27. 27. View writing guidance• Move frequently used views out to a separate design document – All views in a design document are updated at the same time – This can result in increase index building time if all views are in a single design document, especially for frequently accessed views. – However, grouping views into smaller number of design documents improves overall performance• Try to avoid computing too many things with one view• Use built-in reduces where possible - custom reduces are not optimized• Check for attribute existence function(doc, meta){ function(doc, meta){ if (doc.ingredient) if (doc.ingredient) { { emit(doc.ingredient.ingredtext, null); emit(doc.ingredient.ingredtext, null); } } } } 27
    28. 28. View writing guidance• Do not include the document in the view value – Instead either use the GET / SET API or the API that includes documents filtered by the query [example: willIncludeDocs()] – Emit either null or the ID instead ( in your key or value data emit(, null) emit(, null)• Don’t emit too much data into a view value – Use views to filter documents – Then use the data path to access the matched documents• Use Document Types to make views more selective function(doc, meta) function(doc, meta) { { if(doc.type == “player”) if(doc.type == “player”) emit(doc.experience, null); emit(doc.experience, null); } } 28
    29. 29. What impact do views have on the system?• Complexity of the index  CPU• Size of the value emitted and selectivity  Disk size, I/O• Replica index  Disk size, I/O, CPU• Number of design doc  CPU, I/O, Disk size – 4 active and 2 replica design documents are built in parallel by default – Can be changed using the maxParallelIndexers and maxParallelReplicaIndexers parameters• Compaction of views  CPU, I/O• Rebalance time Increases with views to support consistent query results during rebalance – Can be disabled using the indexAwareRebalanceDisabled parameter
    30. 30. Views and OS caching• File system cache availability for the index has a big impact performance• Indexes are disk based and should have sufficient file system cache available for faster query access• In house performance results show that by doubling system cache availability – query latency reduces to half – throughput increases by 50%• Runs based on 10 million items with 16GB bucket quota and 4GB, 8GB system RAM availability for indexes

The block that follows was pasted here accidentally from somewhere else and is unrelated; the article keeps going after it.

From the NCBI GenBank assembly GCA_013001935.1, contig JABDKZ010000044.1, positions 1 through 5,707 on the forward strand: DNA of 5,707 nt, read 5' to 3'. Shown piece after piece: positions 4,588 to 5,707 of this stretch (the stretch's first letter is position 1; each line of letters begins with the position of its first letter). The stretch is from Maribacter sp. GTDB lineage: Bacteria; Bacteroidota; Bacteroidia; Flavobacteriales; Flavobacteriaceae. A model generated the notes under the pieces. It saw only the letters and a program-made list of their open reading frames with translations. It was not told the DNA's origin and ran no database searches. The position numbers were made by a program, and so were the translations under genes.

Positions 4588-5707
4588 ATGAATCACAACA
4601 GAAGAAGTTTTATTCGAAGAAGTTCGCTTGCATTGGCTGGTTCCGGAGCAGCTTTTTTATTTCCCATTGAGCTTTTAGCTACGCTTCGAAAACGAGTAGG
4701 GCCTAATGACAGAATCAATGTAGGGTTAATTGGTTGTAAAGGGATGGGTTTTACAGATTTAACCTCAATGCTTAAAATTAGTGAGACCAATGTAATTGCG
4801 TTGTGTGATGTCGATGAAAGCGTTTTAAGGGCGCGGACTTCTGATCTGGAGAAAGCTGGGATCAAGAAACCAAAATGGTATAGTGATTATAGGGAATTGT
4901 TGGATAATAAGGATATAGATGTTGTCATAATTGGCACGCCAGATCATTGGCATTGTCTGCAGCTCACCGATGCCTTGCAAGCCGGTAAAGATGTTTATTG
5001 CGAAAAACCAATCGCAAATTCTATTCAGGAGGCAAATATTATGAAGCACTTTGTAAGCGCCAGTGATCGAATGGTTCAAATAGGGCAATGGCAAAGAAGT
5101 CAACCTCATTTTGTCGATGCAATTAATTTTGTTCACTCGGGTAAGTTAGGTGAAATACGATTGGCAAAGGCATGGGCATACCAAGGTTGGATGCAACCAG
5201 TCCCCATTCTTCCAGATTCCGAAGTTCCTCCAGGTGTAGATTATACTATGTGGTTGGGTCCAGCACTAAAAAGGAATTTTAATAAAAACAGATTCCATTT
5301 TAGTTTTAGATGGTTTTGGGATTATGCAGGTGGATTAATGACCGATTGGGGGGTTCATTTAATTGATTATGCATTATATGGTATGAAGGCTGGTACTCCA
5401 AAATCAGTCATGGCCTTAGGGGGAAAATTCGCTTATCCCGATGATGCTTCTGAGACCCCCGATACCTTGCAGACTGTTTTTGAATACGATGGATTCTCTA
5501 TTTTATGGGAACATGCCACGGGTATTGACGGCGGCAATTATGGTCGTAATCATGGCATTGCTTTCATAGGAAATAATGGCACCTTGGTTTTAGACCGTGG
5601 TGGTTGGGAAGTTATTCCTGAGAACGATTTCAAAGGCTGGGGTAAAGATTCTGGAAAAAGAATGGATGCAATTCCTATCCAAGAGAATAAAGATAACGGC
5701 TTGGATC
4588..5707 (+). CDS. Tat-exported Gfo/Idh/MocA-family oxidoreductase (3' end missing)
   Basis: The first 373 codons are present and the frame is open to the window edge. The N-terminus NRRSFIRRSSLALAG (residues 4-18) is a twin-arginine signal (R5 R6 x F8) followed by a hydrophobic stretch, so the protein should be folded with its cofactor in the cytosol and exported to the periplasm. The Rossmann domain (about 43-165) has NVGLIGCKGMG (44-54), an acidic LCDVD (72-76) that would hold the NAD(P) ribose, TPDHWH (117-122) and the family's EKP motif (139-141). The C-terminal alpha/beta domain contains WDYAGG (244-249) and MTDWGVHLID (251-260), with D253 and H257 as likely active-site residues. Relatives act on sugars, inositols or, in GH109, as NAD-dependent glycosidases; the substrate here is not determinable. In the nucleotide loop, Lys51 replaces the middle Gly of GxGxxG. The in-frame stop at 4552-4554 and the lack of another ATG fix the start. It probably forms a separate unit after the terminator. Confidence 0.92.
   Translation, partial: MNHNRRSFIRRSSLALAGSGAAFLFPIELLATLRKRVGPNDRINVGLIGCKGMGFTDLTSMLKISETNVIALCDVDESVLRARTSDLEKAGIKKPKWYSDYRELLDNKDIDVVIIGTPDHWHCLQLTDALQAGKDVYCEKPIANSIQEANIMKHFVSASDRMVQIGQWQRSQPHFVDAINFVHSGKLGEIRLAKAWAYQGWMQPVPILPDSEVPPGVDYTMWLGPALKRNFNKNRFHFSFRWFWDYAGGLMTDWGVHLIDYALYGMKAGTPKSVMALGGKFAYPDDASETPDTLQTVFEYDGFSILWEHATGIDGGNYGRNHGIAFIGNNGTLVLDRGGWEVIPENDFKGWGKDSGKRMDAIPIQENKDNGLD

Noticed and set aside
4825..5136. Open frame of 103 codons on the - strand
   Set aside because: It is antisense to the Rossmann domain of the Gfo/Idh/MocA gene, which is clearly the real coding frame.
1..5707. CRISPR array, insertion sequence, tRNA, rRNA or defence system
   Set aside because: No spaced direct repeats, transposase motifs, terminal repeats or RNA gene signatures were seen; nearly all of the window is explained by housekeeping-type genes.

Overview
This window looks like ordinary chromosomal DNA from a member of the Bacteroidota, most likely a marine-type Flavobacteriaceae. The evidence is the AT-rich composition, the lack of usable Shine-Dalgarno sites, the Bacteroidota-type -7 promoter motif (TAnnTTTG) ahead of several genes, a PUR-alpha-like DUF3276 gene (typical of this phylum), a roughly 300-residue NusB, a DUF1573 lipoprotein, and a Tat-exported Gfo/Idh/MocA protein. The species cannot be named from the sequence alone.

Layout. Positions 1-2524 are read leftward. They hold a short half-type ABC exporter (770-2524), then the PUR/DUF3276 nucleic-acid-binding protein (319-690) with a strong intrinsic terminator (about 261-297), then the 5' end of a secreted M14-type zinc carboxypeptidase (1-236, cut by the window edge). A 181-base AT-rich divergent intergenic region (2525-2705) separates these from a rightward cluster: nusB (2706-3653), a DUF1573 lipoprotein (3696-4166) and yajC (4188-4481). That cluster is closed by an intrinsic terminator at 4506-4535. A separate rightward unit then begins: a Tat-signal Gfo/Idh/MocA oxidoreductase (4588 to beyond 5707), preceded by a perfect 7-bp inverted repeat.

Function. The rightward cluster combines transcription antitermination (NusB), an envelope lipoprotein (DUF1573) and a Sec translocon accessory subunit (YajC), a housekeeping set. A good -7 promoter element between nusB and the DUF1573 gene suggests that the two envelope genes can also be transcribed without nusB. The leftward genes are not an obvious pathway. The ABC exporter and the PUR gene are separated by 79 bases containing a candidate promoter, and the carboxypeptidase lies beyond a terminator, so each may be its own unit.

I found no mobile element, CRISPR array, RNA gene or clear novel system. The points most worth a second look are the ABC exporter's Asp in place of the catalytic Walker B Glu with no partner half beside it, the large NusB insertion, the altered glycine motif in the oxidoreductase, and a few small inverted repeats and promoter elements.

31. 31. Query PatternBasic Aggregations 31 3
    32. 32. Use a built-in reduce function with a group query• Lets find average abv for each brewery! 32
    33. 33. We are reducing doc.abv with _stats 33 33
    34. 34. Group reduce (reduce by unique key) 34 34
    35. 35. Query PatternTime-based Rollups 35 3
    36. 36. Find patterns in beer comments by time { "type": "comment", "about_id": "beer_Enlightened_Black_Ale", "user_id": 525, timestamp "text": "tastes like college!", "updated": "2010-07-22 20:00:20" { } "id": "f1e62" } 36
    37. 37. Query with group_level=2 to get monthly rollups 37
    38. 38. dateToArray() is your friend () rr ay oA eT dat• String or Integer based timestamps• Output optimized for group_level queries• array of JSON numbers: [2012,9,21,11,30,44] 38
    39. 39. group_level=2 results• Monthly rollup• Sorted by time—sort the query results in your application if you want to rank by value—no chained map-reduce 39
    40. 40. group_level=3 - daily results - great for graphing• Daily, hourly, minute or second rollup all possible with the same index. 40
    41. 41. Query Pattern Leaderboard 41 4
    42. 42. Aggregate value stored in a document• Lets find the top-rated beers! { "brewery": "New Belgium Brewing", "name": "1554 Enlightened Black Ale", "abv": 5.5, "description": "Born of a flood...", "category": "Belgian and French Ale", "style": "Other Belgian-Style Ales", "updated": "2010-07-22 20:00:20", “ratings” : { ratings “jchris” : 5, “scalabl3” : 4, “damienkatz” : 1 42
    43. 43. Sort each beer by its average rating• Lets find the top-rated beers! average 43 43
    44. 44. Questions? 44 4